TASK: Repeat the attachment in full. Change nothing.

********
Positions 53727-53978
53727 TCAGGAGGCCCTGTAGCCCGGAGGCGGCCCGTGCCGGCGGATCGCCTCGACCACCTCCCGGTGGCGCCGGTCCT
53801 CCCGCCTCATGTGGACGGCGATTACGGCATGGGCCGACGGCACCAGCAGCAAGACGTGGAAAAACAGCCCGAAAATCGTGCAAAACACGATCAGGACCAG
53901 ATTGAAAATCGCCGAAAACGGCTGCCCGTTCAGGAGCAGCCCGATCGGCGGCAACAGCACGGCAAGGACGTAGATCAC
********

Positions 53727-53978
53727 TCAGGAGGCCCTGTAGCCCGGAGGCGGCCCGTGCCGGCGGATCGCCTCGACCACCTCCCGGTGGCGCCGGTCCT
53801 CCCGCCTCATGTGGACGGCGATTACGGCATGGGCCGACGGCACCAGCAGCAAGACGTGGAAAAACAGCCCGAAAATCGTGCAAAACACGATCAGGACCAG
53901 ATTGAAAATCGCCGAAAACGGCTGCCCGTTCAGGAGCAGCCCGATCGGCGGCAACAGCACGGCAAGGACGTAGATCAC